Full disclosure, and I may have mentioned this in the blog before but I am too lazy to look it up, I voted for Barack Obama.  I am, however, not a Democrat.  But I am also not a Republican.  I would say that I tend to lean conservative, but those that claim to be conservative these days are way too jingoistic and imperialistic for my tastes.  They also seem to oppose any increase in taxes and, though they claim to be for small government, seem to be all for government interference as long as it deals with the so-called “social” issues.  I tend to be for small government as well, but while your typical “conservative” seems to feel like that business needs to be totally left alone while our private lives need to be dictated, I tend to think that the opposite is probably more true.

Anyway, it was really with the whole jingoism, imperialism path this country had been on with the Bush administration in mind that I decided I needed to go with Obama.  I have been against the war in Iraq from the very start.  I do not buy into the neo-conservative idea that we can force countries into a democracy, and that through the creation of one democracy that others will spread as if a form of government is like a disease.  (And let’s face it, whether or not the true neo-con believes this or not, the other part of this is that we want access to the oil, both the drilling and the ability to transport.)  I also think whatever initial good may have came from our actions in Afghanistan, we have long past the point of diminishing returns and need to end that one as well.  Heck, I am so much against these wars that I voted for John Kerry (I wished I was the one who created http://www.johnkerryisadouchebagbutimvotingforhimanyway.com because that is exactly how I felt.  Yes, that was a real website.)  My two favorite candidates going into the last election were Ron Paul and Dennis Kucinich, who are probably otherwise about as opposite as you can get, but they both oppose the wars.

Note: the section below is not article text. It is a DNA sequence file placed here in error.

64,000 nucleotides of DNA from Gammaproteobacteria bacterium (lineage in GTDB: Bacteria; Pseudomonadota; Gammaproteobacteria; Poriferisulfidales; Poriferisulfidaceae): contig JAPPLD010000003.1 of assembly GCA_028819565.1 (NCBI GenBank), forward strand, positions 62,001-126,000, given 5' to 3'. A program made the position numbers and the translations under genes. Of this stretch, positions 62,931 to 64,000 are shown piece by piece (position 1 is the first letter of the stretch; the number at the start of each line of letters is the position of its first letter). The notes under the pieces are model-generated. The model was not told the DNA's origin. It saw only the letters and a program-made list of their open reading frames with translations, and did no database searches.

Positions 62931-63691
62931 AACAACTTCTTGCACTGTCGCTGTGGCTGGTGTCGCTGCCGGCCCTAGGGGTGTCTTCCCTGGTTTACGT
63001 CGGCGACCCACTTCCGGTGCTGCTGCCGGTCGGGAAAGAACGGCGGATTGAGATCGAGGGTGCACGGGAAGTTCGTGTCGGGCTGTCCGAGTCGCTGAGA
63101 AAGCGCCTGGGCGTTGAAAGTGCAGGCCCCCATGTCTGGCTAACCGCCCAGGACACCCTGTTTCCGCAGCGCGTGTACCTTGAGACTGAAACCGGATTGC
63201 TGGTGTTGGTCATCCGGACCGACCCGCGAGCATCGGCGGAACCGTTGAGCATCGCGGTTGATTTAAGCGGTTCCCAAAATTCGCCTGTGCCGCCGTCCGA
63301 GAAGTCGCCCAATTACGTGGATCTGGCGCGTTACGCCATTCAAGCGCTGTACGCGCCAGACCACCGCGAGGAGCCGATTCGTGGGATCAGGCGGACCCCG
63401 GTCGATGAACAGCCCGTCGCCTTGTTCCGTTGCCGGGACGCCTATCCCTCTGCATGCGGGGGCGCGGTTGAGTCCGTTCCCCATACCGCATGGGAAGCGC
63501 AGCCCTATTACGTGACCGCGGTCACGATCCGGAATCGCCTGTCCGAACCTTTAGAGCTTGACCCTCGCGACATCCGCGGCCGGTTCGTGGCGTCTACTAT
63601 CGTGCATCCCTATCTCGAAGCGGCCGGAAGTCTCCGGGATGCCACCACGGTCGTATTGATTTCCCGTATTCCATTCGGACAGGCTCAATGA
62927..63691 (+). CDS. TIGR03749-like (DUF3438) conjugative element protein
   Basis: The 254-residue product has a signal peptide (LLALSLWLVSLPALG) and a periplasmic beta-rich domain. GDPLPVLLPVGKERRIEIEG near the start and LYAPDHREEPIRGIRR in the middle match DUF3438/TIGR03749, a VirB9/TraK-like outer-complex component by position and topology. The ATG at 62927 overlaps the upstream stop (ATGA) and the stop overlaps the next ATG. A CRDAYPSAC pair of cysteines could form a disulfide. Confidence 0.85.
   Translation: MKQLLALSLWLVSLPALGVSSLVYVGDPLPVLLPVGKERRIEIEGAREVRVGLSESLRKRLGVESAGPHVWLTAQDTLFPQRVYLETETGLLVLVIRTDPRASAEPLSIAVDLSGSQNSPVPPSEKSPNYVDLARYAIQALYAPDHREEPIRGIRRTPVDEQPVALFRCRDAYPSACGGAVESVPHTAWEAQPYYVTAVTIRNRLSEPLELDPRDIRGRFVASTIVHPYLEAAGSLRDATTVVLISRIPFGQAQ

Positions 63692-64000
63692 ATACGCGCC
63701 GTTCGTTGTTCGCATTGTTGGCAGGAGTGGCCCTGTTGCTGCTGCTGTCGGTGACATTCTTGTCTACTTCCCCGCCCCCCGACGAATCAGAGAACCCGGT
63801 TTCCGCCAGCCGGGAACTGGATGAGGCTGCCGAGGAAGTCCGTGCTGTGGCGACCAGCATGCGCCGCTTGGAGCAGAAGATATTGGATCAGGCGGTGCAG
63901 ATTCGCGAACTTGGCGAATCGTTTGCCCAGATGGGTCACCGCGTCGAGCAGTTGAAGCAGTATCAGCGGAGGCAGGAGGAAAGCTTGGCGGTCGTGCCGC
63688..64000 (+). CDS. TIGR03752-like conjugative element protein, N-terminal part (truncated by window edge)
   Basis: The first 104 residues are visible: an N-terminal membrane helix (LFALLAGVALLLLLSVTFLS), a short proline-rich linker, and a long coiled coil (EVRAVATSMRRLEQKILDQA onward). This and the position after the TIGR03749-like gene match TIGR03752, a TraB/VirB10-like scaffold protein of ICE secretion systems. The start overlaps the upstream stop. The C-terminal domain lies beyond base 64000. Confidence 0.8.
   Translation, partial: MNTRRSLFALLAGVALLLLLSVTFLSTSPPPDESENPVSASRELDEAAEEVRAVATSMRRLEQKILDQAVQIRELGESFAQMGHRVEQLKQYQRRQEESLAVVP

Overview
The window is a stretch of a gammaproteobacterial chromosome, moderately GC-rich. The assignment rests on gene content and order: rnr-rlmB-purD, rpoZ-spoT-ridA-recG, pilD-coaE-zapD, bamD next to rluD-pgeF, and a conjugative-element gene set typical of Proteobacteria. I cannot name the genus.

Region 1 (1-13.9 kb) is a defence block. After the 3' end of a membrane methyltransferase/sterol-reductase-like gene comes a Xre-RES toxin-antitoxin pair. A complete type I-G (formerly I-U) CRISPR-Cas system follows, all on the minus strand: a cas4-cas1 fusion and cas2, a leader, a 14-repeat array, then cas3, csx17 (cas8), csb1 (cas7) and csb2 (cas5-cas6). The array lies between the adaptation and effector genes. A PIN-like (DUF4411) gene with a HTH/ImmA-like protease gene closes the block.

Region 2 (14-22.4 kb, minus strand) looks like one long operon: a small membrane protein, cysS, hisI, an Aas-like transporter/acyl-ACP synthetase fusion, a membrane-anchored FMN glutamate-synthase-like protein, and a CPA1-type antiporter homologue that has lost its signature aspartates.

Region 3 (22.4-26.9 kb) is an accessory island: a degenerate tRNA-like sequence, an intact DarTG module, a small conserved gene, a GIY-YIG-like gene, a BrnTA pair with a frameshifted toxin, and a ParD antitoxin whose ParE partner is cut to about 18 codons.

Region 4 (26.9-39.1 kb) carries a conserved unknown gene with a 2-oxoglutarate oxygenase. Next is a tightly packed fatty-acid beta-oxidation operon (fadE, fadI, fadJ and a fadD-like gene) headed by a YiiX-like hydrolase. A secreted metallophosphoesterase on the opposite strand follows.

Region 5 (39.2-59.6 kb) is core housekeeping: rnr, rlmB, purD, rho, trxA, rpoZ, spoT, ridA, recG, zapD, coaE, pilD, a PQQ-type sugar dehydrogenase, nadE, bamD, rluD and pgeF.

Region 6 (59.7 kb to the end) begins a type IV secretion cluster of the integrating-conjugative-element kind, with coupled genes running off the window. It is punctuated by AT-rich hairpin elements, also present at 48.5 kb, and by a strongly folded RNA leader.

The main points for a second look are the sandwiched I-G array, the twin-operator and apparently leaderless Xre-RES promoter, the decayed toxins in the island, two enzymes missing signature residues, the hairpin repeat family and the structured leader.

So here we are, Obama wins and I think a big reason is because a lot of people wanted to go in a different direction from the Bush administration.  But in the 9 months or so that Obama has been office, what has really changed in regards to our Middle Eastern/terrorism policy?  I mean, I know we have changed our rhetoric.  No more talk of ‘axis of evil’ and ‘war on terrorism’.  But what has changed as far as action?  Let’s see: